Manufacturing Operations: Future Factories

Several problems are now evident with old ideas about what the future factory would look like, the major one being: what to do with the people who are employed in factories?

Aw 565 Jimpinto Web

In the old days when “lights out” automation was a dream, it was imagined that workweeks would be reduced to just three or four days, and people would have much more leisure time. But, competitive globalization had not been taken into account. Today, automation reduces the headcount and increased leisure is not an option—the remaining employees are working harder than ever.

There’s another serious problem. Investments in automation—products, systems, software, installation, training and maintenance—typically take at least a couple of years to pay back. But the accelerating technological treadmill makes some systems obsolete in less than two years, never achieving break-even.

For some manufacturing operations, these problems are mollified through outsourcing to turnkey suppliers. This means no longer having to carry the technical, financial and administrative burdens of capital and resources dedicated to conventional production.

Re-deploy labor

But still, many businesses are left with the quandary of displaced manufacturing employees. The challenge today is not just to generate employment by perpetuating obsolescent assembly operations, but to re-deploy the labor force in innovative, high-value manufacturing processes such as nanotechnology, micromechanical systems and other high-tech production methods.

The future manufacturing operation will not be just a “factory,” but rather a completely integrated business enterprise using the methods of Operational Excellence (OE). This is a discipline of leadership, teamwork and problem solving that achieves continuous improvement through empowering all employees and optimizing all activities in the business process.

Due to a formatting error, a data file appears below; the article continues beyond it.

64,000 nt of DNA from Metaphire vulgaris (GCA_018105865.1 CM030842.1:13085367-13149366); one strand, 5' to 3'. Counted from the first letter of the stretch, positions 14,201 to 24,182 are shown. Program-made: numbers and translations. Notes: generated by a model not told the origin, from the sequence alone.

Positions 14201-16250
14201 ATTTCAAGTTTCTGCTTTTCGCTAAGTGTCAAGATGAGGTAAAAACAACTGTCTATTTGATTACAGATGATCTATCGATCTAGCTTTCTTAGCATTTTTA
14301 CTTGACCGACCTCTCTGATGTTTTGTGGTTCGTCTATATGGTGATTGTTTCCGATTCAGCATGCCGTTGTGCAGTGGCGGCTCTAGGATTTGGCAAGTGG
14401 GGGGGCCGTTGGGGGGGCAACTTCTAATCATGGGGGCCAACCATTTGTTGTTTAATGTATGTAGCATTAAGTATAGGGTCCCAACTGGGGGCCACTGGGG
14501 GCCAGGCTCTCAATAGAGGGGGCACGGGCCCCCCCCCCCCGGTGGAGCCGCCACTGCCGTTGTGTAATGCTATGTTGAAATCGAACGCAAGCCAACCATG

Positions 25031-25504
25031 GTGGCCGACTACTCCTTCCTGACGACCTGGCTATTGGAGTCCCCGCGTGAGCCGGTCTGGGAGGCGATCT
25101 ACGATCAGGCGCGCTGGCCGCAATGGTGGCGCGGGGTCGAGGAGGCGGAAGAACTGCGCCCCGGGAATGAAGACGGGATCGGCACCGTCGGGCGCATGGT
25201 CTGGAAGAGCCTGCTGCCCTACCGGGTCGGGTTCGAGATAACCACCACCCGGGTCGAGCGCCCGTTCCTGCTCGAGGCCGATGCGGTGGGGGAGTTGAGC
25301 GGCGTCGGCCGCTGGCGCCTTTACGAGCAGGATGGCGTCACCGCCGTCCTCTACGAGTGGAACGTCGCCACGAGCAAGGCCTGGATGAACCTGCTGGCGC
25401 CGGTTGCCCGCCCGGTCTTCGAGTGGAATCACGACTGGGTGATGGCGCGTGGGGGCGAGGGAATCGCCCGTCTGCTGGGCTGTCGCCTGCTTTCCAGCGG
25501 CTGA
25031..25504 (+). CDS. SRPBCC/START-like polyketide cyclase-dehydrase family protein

Toyota has turned this into a strategic weapon, based in part on quality improvement methods made famous in the manufacturing world—just-in-time, kaizen, one-piece flow and similar disciplines. Beyond just improving product quality and manufacturing efficiency, OE is also about standards improvements and change management for each and every part of the enterprise. Metrics and monitoring of key process indicators have pivotal importance in all activities.

OE is a holistic approach to realizing efficiencies in all parts of a business, adding value at every step—from innovation, to design and development, to testing, manufacturing, logistics and services—and removing waste and improving effectiveness in process.

In a fast-moving business environment, innovation and change are essential ingredients. Innovation is most effective when it focuses on the core value of the product, rather than just product proliferation. Further, beyond optimizing the development process, mastering the process of new product introductions becomes an integral part of manufacturing innovation—reducing the impact of engineering changes and ramp-up costs.

Innovation is clearly affected by outsourcing. There must be a clear and well-understood strategy, including implications for outsourcing of manufacturing, engineering and any other functions.

To ensure that each activity adds real value, there should be an internal customer providing feedback, evaluation and recommendations to improve the outcome. By creating this type of downstream involvement, assessment of value added can be immediate and changes can be implemented quickly.

To succeed, top management must have an intimate understanding of the human side of change management—alignment of the company’s culture, values, people and behaviors that bring desired results on a continuing basis. Plans themselves do not capture value; value is realized only through the sustained, collective actions of all the employees who are responsible for designing, executing and operating with the changed environment.

Change may appear externally to be about changing jobs, places, products. But actually, it occurs first inside people’s heads. Excellence can only be achieved by understanding and shaping this invisible element with a goal to make manufacturing the vital heart of a high-value manufacturing enterprise.

Jim Pinto is an industry analyst and commentator, writer, technology futurist and angel investor. You can e-mail him at: jim@jimpinto.com. Or review his prognostications and predictions on his Web site: www.jimpinto.com.

 

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